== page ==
Cooking with Wild by Adam Reid

Cooking with wild fish is easy, right?

That’s what I thought. Until it went wrong. Trials and tribulations, it’s a chef’s life. 

You see, cooking with wild fish is a lot different to cooking with other types of fish. It’s a whole different ball game.

Firstly, it’s a lot leaner than expected. Take salmon for example. In the UK, we are quite used to cooking with farmed Scottish salmon which has a high fat/oil content. But when it comes to cooking with Alaska salmon, you have to be aware of how lean the flesh is. This basically means that you will need to be a bit faster, but much gentler with it.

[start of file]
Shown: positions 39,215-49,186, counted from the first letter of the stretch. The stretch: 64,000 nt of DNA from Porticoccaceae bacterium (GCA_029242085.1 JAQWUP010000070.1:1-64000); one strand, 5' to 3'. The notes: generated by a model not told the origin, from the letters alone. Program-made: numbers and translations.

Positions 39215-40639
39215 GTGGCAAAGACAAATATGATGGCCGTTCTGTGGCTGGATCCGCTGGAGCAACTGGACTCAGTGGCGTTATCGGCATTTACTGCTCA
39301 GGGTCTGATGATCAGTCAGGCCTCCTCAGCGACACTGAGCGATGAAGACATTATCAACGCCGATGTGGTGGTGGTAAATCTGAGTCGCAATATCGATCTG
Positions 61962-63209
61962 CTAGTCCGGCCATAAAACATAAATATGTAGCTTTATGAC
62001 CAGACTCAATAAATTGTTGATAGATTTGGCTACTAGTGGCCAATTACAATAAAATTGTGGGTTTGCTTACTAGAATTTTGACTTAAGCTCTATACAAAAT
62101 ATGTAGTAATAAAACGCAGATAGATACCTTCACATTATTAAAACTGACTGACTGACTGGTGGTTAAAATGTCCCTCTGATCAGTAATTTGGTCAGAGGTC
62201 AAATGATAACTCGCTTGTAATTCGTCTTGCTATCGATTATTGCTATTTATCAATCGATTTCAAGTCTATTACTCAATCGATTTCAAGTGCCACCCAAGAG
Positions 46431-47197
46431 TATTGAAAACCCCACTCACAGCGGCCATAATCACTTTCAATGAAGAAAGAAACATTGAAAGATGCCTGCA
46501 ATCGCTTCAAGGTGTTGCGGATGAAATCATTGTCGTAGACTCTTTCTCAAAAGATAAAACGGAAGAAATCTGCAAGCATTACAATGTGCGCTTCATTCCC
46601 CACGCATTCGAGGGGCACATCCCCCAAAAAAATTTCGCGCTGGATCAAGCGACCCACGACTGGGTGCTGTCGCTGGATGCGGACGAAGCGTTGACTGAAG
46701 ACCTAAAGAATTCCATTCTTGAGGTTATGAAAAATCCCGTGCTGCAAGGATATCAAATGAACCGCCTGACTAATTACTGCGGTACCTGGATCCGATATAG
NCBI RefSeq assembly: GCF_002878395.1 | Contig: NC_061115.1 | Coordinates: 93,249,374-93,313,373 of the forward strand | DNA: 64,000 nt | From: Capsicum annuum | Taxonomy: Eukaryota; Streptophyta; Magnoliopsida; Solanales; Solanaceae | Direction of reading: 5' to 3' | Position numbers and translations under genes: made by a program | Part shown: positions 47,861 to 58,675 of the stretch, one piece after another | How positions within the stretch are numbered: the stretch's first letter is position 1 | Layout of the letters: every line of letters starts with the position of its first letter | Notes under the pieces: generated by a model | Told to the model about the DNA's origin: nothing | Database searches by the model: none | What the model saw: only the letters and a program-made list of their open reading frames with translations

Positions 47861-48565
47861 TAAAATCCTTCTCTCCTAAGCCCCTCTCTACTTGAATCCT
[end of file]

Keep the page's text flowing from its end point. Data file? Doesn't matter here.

Using the red sockeye salmon for example. I would pan fry it with the skin on. In a warm – not hot – pan, place the fillet skin down in a good dash of oil and as it starts to sizzle, slowly increase the heat to medium high. This will only take around 3-4 minutes.

You will see the flesh start to go opaque on the side of the steak and when this reaches half way up, turn the heat to low and flip the steak over for 5-10 seconds before removing. Drop a knob of butter in the pan and let it foam whilst going nutty in flavour and smell. Pour this over the fish.

Allow to rest for 5 minutes before serving. Essentially you are looking for the centre of the flesh to be just cooked, like a beautifully medium cuisson steak.

And voila.

Sounds easy, right? But the key things to remember is timing and heat. One second too long and it’ll be overcooked. I think quite unsurprisingly, this is why some of us chefs have had bad experiences with wild seafood expecting it to have the same cooking requirements as farmed and not quite anticipating the differences in meat textures.

But then again, practice has always made perfect.